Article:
A High Level Understanding of Backpropagation LearningBackpropagation is a technique used to help a feedforward neural networks learn or improve the accuracy of it's output based on the expected output of the learning sample set. That is to say, we will have a set of sample inputs with their expected outputs and then use that set to make adjustments in for the weights of our neuron associations (again I like to call them axons). This approach effectively solves the problem of how to update hidden layers.
The Math Basics for Backpropagation Learning
- ri is the error for the nth node of the ith layer. Furthermore, r is only for the output layer; it is simply the difference between the expected output and the output (see Neuron.CalcDelta() in example download). vi is the values calculated during the normal feedforward algorithms (see part 1). Φ' will be explained in equation 4. δi is the calculated change for neuron n within the ith layer.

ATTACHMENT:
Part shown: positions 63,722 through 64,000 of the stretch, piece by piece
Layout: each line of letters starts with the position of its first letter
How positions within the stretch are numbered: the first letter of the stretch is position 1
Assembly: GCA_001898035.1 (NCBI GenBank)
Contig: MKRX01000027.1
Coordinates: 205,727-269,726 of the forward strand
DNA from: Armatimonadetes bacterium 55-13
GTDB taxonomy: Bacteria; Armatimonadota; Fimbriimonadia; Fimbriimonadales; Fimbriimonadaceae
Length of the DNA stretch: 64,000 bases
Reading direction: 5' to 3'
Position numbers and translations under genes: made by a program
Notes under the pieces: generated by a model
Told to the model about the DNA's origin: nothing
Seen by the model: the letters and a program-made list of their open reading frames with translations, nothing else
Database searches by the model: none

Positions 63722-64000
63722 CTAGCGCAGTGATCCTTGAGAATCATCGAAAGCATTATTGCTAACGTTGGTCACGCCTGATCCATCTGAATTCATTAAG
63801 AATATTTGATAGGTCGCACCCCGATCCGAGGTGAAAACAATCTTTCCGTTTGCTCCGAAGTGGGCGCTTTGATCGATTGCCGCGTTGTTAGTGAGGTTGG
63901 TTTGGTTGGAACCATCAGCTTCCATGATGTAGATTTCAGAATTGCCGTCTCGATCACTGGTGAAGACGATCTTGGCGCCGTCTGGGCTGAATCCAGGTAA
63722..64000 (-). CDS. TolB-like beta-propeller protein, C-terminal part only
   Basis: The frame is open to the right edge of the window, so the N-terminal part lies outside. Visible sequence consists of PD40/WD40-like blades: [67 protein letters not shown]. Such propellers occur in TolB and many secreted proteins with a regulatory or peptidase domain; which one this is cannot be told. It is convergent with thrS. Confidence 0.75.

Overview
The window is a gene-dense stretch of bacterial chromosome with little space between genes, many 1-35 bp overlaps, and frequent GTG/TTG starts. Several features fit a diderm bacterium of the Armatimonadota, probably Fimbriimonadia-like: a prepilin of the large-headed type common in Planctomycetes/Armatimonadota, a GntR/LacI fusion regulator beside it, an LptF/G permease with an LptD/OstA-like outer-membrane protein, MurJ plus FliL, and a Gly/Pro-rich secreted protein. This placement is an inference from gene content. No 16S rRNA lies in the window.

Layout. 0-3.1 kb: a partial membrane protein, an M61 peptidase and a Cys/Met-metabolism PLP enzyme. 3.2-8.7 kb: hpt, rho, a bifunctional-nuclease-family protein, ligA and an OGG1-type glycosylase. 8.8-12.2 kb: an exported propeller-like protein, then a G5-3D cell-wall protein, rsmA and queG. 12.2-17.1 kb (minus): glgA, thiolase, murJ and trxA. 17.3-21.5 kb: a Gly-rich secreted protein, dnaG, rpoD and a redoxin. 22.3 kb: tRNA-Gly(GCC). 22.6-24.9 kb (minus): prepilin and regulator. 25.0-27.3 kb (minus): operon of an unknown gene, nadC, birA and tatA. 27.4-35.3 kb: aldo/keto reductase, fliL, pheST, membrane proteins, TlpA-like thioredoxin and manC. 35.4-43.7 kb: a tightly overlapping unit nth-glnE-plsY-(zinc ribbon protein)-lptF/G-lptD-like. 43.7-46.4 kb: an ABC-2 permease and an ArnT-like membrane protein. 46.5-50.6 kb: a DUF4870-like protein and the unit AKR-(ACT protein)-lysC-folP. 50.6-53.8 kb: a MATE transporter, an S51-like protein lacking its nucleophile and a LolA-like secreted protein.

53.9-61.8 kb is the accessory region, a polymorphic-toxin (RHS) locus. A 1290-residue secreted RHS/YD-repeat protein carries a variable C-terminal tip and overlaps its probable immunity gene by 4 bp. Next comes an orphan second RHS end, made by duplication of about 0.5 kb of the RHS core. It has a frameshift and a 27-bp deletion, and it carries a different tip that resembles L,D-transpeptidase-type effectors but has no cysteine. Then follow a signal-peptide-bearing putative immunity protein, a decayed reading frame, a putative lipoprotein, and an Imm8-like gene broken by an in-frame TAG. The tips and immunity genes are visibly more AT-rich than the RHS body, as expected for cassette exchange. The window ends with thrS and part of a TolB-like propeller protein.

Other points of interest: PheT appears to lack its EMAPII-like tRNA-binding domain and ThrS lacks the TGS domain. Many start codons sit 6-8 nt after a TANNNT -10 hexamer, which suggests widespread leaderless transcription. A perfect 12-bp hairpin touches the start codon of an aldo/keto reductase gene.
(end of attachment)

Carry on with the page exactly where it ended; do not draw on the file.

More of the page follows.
- Critical: This is much like equation 1 with some very distinct differences. You may notice that instead of using r, the error is calculated by the sum of the jth delta with the weighted association axons of the nth neuron with the jth layer.
- This equation is the gradient or calculated change of weights. Or in other words, this is where we make the learned changes. η is simply a learning rate between 0 and 1. y is the original input values calculated from the axon for the nth neuron during the feedforward calculation.
- This is the inverse or derivative activation function for either sigmoid or hyperbolic tangent functions (depends on whichever activation function was used for the neurons).
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